This reticence, critics claim, undermines Biden’s credibility on climate. Others say the dysfunctional nature of Congress, where sweeping climate legislation to expand renewable energy and wind down fossil fuels is effectively in the hands of a senator who derives most of his income from investments in coal, is to blame.

“There is a handful of members of Congress who represent coal-intensive parts of the country who see [climate action] as a threat to their region,” Sean Casten, a Democratic representative, told the Guardian. “It’s kept the president from doing all that he’d like to do.”

Pete Buttigieg, the US transport secretary, told the Guardian that the Biden administration aims to give Americans better public transit options, as well as electric vehicle rebates and infrastructure, but that “each country is on its own path” to ending the age of fossil fuel-powered cars.

“What we are talking about is a race to the ambitious targets the president has set,” Buttigieg said, adding that the goal of half of all car sales being electric by 2030 will be in itself a “massive lift”.

Biden will face further scrutiny almost immediately after some sort of deal is struck in Glasgow, not only over the fate of the Build Back Better bill but also his issuance of permits for oil and gas drilling.

An auction of 80m acres of the Gulf of Mexico seabed, an area larger than the UK, will be offered to fossil fuel companies next week, while a new report has warned that the oil and gas that will be burned in the Permian Basin, a geological formation in the south-west US, by 2050 will release nearly 40bn tons of carbon dioxide, nearly a tenth of the remaining global “carbon budget” to stay under 1.5C.

“If the Biden administration wants to be serious about its promise to demonstrate US climate leadership, it must first clean up its own back yard,” said Steven Feit, senior attorney at the Center for International Environmental Law.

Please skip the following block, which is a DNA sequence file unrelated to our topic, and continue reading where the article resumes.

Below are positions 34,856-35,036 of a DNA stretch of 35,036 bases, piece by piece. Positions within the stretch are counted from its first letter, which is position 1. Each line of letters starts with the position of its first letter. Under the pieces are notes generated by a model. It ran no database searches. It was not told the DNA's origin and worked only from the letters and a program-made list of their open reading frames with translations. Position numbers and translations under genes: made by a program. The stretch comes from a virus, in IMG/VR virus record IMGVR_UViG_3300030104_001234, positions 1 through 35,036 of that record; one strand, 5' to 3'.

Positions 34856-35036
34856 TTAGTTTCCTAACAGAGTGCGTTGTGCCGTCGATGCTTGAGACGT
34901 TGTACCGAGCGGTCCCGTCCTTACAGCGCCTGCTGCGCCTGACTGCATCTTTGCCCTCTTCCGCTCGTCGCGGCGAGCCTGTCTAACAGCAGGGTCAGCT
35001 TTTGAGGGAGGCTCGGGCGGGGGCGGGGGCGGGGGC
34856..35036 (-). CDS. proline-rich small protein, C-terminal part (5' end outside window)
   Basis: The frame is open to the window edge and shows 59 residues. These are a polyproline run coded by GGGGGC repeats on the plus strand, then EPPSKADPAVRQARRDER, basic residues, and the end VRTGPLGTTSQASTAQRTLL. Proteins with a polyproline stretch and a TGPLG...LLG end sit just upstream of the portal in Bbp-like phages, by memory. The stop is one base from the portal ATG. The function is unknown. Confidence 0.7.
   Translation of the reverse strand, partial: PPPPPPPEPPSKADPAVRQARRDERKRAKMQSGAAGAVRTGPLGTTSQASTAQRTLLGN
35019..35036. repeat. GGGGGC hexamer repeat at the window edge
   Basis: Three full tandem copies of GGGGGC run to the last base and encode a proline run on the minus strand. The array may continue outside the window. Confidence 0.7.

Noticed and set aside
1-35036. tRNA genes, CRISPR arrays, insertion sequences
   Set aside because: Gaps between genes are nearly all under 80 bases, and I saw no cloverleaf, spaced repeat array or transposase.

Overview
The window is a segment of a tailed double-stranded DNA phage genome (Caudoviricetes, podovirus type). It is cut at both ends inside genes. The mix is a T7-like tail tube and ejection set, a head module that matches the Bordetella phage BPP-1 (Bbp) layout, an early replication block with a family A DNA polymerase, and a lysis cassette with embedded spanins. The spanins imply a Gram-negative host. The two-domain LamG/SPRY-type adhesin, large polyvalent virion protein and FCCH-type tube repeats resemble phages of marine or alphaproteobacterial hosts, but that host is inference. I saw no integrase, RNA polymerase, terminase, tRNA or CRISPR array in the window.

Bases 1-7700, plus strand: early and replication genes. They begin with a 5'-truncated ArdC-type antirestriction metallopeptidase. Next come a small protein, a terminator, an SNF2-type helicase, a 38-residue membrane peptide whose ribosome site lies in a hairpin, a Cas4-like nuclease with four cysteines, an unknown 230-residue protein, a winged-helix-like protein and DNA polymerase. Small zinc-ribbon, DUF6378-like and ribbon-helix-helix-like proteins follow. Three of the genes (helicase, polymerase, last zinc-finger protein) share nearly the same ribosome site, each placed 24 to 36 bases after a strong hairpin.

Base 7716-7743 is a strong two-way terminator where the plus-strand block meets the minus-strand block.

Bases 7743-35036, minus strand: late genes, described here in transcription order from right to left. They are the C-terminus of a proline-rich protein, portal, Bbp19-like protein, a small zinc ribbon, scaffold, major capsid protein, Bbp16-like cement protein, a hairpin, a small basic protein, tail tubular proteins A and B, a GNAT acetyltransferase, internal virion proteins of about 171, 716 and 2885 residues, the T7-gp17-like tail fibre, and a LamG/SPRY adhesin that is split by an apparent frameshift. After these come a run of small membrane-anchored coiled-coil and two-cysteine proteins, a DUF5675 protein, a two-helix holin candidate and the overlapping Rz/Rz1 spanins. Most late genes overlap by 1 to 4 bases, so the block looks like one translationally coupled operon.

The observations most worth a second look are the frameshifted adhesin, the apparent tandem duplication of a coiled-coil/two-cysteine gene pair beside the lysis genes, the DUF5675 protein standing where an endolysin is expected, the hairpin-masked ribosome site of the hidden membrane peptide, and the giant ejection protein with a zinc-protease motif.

“The Permian Basin is the single largest fracking basin globally, and the continued reckless pursuit of oil extraction from New Mexico to the Gulf coast is the ultimate display of hypocrisy.


Oliver Milman at The Guardian

Climate change: Extreme weather events are ‘the new norm’

Climate change: Extreme weather events are ‘the new norm’

Extreme weather events – including powerful heat waves and devastating floods – are now the new normal, says the World Meteorological Organisation.

The State of the Climate report for 2021 highlights a world that is “changing before our eyes.”

The 20-year temperature average from 2002 is on course to exceed 1C above pre-industrial levels for the first time.

And global sea levels rose to a new high in 2021, according to the study.

These latest figures for 2021 are being released early by the WMO to coincide with the start of the UN climate conference in Glasgow known as COP26.

The State of the Climate report provides a snapshot of climate indicators including temperatures, extreme weather events, sea level rises and ocean conditions.

The study finds that the past seven years including this one are likely to be the warmest on record as greenhouse gases reached record concentrations in the atmosphere.

The accompanying rise in temperatures is propelling the planet into “uncharted territory” says the report, with increasing impacts across the planet.

Extreme weather events are 'the new norm'

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Melting ice off Greenland

“Extreme events are the new norm,” said WMO’s Prof Petteri Taalas. “There is mounting scientific evidence that some of these bear the footprint of human-induced climate change.”

Prof Taalas detailed some of the extreme events that have been experienced around the world this year.

  • It rained – rather than snowed – for the first time on record at the peak of the Greenland ice sheet